Can You Live a Mindful Life in the City?

Updated: Apr 7


Never did I imagine that living in London would teach me how to live a mindful life. Two decades ago, when I first arrived in the city, I was like Mick in Crocodile Dundee: utterly bemused by the metropolis - back then it seemed to me boisterous, hard-edged and cold-hearted.

Eventually, I fell in love with London but never shook that feeling the city was like a compelling but unsuitable boyfriend: charming and fun, but not marriage material. So after the birth of my first baby, my husband and I made the decision to dump the city for a grown-up relationship with the countryside.

A rural landscape felt like an excellent prospect; a spiritually enriching place for us to raise our growing family. We pitched ourselves in a wild outpost of West Cornwall, a place with more birds than humans. Roaming in its heavenly light and undulating heathlands would, I imagined, consume my senses and bring me into the present. My moods would be shaped by the elements, any anxieties soothed by rhythmic waves and wind.

Amid the mighty beauty of that landscape I believed I would finally be able to hear myself speak, think, feel. I had no doubts: if I couldn’t live mindfully there, I couldn’t live mindfully anywhere. But within six months we had returned to the city.

Our friends said we’d been crazy to move so far from our old lives, which was true. But it was more than that. It hadn’t worked because of my naivety: I thought that living the quiet life was the only way to find the topography of my interior world. In answering to as few people as was practical I had believed I would somehow come to better know myself.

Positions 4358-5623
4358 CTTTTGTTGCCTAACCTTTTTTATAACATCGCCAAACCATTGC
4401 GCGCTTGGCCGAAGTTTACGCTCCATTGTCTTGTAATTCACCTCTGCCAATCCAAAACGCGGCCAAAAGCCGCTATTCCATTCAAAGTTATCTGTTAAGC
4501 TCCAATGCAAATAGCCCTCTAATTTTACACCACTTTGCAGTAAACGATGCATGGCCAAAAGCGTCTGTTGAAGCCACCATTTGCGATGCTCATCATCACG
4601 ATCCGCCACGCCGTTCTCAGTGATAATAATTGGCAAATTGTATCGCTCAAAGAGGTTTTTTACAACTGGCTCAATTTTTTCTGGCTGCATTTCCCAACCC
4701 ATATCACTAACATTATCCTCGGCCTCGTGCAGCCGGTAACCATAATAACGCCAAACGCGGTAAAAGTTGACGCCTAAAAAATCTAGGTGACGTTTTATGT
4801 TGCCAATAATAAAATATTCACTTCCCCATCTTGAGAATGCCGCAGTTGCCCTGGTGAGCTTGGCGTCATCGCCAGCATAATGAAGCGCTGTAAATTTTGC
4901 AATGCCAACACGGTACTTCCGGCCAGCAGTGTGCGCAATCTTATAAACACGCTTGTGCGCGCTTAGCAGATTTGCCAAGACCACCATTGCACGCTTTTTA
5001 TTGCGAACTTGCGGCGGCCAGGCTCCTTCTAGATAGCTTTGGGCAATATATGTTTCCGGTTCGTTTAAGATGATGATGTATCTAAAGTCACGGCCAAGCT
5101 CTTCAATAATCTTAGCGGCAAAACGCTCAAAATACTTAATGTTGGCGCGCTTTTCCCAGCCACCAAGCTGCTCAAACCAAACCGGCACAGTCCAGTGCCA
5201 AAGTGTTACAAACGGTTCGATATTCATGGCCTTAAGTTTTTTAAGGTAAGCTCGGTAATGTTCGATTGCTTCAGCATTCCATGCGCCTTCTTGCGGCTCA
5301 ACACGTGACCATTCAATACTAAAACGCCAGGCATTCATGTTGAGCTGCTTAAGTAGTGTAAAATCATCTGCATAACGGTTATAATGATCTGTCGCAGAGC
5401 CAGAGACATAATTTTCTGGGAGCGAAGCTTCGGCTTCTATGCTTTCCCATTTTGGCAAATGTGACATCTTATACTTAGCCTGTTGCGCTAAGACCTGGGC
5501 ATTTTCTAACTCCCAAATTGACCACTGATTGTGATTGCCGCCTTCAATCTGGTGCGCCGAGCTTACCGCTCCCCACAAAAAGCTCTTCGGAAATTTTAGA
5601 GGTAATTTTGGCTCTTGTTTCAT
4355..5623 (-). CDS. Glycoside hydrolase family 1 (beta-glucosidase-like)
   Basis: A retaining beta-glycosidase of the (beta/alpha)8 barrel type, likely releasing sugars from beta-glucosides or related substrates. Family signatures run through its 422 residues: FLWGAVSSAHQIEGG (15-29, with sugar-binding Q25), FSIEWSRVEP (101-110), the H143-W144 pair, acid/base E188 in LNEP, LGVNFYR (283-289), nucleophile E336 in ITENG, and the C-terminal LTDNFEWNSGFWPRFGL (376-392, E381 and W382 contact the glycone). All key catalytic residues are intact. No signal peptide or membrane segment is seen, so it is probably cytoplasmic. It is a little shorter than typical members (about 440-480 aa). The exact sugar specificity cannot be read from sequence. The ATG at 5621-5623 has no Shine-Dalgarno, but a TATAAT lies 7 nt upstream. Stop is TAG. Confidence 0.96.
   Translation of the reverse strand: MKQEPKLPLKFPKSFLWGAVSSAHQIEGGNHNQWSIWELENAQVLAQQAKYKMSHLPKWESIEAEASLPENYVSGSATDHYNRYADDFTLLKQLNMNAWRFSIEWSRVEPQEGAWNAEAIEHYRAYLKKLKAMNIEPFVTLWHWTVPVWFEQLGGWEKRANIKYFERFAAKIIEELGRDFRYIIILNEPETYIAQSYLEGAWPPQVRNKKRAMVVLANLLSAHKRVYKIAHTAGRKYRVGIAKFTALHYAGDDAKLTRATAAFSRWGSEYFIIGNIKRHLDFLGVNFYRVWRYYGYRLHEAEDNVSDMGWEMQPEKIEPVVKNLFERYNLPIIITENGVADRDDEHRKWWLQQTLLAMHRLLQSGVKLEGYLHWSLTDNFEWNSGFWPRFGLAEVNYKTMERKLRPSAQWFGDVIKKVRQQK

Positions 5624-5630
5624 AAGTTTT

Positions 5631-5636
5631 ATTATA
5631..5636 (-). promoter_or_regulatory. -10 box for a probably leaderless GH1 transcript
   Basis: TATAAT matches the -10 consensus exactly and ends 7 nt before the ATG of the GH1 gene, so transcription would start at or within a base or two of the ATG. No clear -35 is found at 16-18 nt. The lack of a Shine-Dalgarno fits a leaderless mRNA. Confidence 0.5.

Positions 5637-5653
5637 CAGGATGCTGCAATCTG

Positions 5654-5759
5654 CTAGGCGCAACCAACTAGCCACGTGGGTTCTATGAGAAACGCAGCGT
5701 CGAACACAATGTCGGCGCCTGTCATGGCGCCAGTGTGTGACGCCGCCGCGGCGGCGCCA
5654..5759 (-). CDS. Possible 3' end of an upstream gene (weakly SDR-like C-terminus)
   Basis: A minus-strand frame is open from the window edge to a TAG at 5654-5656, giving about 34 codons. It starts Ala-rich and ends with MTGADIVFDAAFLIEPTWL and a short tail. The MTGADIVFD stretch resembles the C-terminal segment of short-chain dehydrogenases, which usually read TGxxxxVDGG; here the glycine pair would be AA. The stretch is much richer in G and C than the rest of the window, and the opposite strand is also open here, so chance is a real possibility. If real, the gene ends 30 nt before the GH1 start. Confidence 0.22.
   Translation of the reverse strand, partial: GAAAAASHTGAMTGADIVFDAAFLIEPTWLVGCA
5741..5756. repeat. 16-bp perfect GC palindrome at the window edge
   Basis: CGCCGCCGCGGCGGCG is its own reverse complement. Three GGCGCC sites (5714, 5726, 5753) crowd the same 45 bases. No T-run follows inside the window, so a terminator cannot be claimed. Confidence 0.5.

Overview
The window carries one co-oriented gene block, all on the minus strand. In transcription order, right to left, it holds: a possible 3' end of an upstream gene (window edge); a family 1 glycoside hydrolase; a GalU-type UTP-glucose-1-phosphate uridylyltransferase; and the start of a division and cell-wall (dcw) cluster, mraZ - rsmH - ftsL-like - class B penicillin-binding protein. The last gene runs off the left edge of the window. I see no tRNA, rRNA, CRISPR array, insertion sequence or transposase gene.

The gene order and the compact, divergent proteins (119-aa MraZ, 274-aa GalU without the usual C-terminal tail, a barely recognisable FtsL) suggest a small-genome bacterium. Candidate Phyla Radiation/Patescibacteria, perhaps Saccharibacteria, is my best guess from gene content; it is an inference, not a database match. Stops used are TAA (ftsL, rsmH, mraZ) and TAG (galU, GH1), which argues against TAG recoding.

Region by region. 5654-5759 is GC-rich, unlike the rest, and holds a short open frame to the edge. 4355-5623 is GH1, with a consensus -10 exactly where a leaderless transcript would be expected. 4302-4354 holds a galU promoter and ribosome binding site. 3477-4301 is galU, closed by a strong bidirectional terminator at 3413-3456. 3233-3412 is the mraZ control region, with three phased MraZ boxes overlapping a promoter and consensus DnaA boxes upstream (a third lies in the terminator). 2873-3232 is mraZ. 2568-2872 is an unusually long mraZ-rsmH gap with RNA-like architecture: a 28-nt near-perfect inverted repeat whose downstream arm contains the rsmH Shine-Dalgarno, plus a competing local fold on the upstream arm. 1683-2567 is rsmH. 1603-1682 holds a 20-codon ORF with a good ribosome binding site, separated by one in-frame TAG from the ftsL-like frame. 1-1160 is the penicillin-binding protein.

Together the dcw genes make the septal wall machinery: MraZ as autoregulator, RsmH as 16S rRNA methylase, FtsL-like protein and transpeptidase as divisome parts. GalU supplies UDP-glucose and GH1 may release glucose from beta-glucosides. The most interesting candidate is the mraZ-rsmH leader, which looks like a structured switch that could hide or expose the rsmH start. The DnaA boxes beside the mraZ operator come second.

Contact with nature is vital to mental wellbeing, of course, but I had undervalued something equally vital for my own happiness: people. So, we came back, crammed our worldly possessions into a landlocked apartment and breathed a sigh of relief.

These days I see a mindful life as something that is only possible when we remain outward-facing. It is often said that hell is other people and thus we assume that living cheek-by-jowl is a barrier to the happy life. In these assumptions it is easy to forget that humans are a social species and that togetherness can be a potent force for our wellbeing, for a positive mind state.

Other people have the power to bring us out of ourselves and into the moment. People can keep us open to fresh experiences and prevent us from too much self-focus. They can energise us to innovate and create.

While the countryside offered a certain kind of community, it wasn’t the kind that suited me. For some togetherness is an intimate affair. But I love, and need, the variety of togetherness that city life offers. When cities are described as having “buzz”, what this alludes to is the dynamic energy that’s generated from people spending time together, talking, working, inventing and collaborating. A city feels exciting, is exciting, because it is the colossal sum of all those sparks of human interaction.

Bereft of people I could feel myself shrivelling up. Far from feeling at one with nature, I began to feel like a stranger in a strange land. And I began to reflect on how other humans can be brilliant at helping us to make sense of what is truly important.